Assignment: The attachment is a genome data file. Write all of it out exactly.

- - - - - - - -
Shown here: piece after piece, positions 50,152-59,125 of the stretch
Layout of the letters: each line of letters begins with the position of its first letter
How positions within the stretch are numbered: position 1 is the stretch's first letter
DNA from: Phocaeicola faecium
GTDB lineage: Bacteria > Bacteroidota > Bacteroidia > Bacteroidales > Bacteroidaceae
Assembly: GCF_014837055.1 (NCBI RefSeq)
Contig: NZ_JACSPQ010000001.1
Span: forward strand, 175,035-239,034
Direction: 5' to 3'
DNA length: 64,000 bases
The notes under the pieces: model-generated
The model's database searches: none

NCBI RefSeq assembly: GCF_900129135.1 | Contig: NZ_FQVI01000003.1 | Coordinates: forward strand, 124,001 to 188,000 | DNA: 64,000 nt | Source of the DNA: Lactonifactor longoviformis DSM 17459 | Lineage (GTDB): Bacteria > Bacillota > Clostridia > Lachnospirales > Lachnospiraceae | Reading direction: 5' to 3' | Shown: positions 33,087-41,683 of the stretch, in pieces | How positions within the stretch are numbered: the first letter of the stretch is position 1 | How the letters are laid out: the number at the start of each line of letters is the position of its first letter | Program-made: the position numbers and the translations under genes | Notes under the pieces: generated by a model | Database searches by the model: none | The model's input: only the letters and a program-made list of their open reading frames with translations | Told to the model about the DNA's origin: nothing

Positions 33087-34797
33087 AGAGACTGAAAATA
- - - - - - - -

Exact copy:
Shown here: piece after piece, positions 50,152-59,125 of the stretch
Layout of the letters: each line of letters begins with the position of its first letter
How positions within the stretch are numbered: position 1 is the stretch's first letter
DNA from: Phocaeicola faecium
GTDB lineage: Bacteria > Bacteroidota > Bacteroidia > Bacteroidales > Bacteroidaceae
Assembly: GCF_014837055.1 (NCBI RefSeq)
Contig: NZ_JACSPQ010000001.1
Span: forward strand, 175,035-239,034
Direction: 5' to 3'
DNA length: 64,000 bases
The notes under the pieces: model-generated
The model's database searches: none

NCBI RefSeq assembly: GCF_900129135.1 | Contig: NZ_FQVI01000003.1 | Coordinates: forward strand, 124,001 to 188,000 | DNA: 64,000 nt | Source of the DNA: Lactonifactor longoviformis DSM 17459 | Lineage (GTDB): Bacteria > Bacillota > Clostridia > Lachnospirales > Lachnospiraceae | Reading direction: 5' to 3' | Shown: positions 33,087-41,683 of the stretch, in pieces | How positions within the stretch are numbered: the first letter of the stretch is position 1 | How the letters are laid out: the number at the start of each line of letters is the position of its first letter | Program-made: the position numbers and the translations under genes | Notes under the pieces: generated by a model | Database searches by the model: none | The model's input: only the letters and a program-made list of their open reading frames with translations | Told to the model about the DNA's origin: nothing

Positions 33087-34797
33087 AGAGACTGAAAATA